Obama to spread the Philly street money around.

Funny how that works out, though: both Ed Morrissey and I gave the campaign props for refusing to play the money game in Philly.

“We’ve heard directly from the Obama organizer who organizes our ward, and he told us it’s an entirely volunteer organization and that I should not expect to see anything from the Obama campaign other than ads on TV and the support that volunteers are giving us,” said Greg Paulmier, a ward leader in the northwest part of the city.

Neither the Clinton nor the Obama campaign would say publicly whether it would comply with Philadelphia’s street money customs. But an Obama aide said Thursday that it had never been the campaign’s practice to make such payments. Rather, the campaign’s focus is to recruit new people drawn to Obama’s message, the aide said.

The field operation “hasn’t been about tapping long-standing political machinery,” the aide said.

That was then. Guess what? “Now” is a completely different world.

Obama to pony up street money in November By CATHERINE LUCEY

REST ASSURED, Philadelphia. Come Election Day, there will be street money.

According to U.S. Rep. Bob Brady, the local Democratic Party chairman, Sen. Barack Obama’s general-election presidential campaign in Philadelphia will be run different from his primary operation, which relied more on volunteers than on Democratic ward leaders and did not provide street money on Election Day.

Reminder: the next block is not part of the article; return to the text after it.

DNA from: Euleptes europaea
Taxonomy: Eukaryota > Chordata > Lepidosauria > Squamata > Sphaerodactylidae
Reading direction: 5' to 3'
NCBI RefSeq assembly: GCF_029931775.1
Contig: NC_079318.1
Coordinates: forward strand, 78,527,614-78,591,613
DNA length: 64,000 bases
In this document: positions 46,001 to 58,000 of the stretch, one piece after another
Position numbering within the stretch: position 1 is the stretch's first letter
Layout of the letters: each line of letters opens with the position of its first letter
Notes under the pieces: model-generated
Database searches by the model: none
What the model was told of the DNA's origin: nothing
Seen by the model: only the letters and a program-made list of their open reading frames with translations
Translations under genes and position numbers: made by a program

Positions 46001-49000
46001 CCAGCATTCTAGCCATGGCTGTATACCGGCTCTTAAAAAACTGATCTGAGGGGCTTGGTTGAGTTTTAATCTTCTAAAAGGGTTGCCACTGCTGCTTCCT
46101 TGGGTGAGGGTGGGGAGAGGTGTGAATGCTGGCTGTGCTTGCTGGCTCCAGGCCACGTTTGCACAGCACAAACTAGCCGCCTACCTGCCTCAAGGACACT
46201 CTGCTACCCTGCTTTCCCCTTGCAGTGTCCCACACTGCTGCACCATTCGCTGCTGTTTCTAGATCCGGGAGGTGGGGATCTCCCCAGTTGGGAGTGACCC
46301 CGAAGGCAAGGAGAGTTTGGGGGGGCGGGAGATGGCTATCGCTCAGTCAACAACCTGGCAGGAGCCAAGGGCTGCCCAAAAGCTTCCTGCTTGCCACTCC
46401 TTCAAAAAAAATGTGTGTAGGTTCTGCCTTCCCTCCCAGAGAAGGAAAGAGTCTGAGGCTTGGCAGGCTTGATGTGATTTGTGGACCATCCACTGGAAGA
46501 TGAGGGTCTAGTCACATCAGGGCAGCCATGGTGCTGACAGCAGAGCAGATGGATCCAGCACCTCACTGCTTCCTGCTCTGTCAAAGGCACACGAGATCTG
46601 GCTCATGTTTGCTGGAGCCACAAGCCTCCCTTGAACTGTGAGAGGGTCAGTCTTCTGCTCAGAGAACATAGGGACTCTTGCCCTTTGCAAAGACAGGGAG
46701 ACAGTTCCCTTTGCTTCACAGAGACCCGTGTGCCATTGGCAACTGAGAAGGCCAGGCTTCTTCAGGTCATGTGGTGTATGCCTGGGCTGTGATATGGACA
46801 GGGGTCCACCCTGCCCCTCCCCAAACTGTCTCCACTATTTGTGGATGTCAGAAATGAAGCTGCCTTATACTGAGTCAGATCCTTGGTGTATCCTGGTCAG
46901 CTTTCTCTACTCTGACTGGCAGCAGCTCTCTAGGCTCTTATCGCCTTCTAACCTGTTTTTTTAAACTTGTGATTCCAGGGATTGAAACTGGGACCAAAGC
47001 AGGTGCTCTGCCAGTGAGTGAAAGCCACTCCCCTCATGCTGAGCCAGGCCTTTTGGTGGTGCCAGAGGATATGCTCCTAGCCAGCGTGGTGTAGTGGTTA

The article gives the electoral math, which is brutally simple. Obama must win Pennsylvania: to win Pennsylvania he needs to win Philadelphia by about half a million votes{*}; to win Philadelphia he needs the Philly Democratic machine; and the Philly Democratic machine will be needing that money now. A lot of money, actually – it reinforces the lesson. I’m impressed that it only took one, in fact: usually Obama needs a little more time before he’ll abandon a moral principle. I suppose that someone drew little diagrams this time.

It’s a shame, really. I’m not really enamored of this system: I recognize that it gives street-level operatives an incentive and some welcome cash for elections, but when you throw money like this around some of it’s going to stick in the wrong people’s pockets. Even garden-variety corruption isn’t really all that good for the Republic, and it would have been nice to see it start being squelched. That would have required the intervention of a truly inspiring candidate who would have been sufficiently eloquent, charismatic, and compelling to gently but firmly propel the Philly Democratic machine into doing the right thing, whether or not it was in their best short-term interest. In other words, a leader.

Instead, the Democrats seem prone to nominate Barack Obama, who merely plays one on TV.

Moe Lane

{*}This is why. He’s not really likely to count on the same support as Kerry or Gore from all those bitter, clingy counties.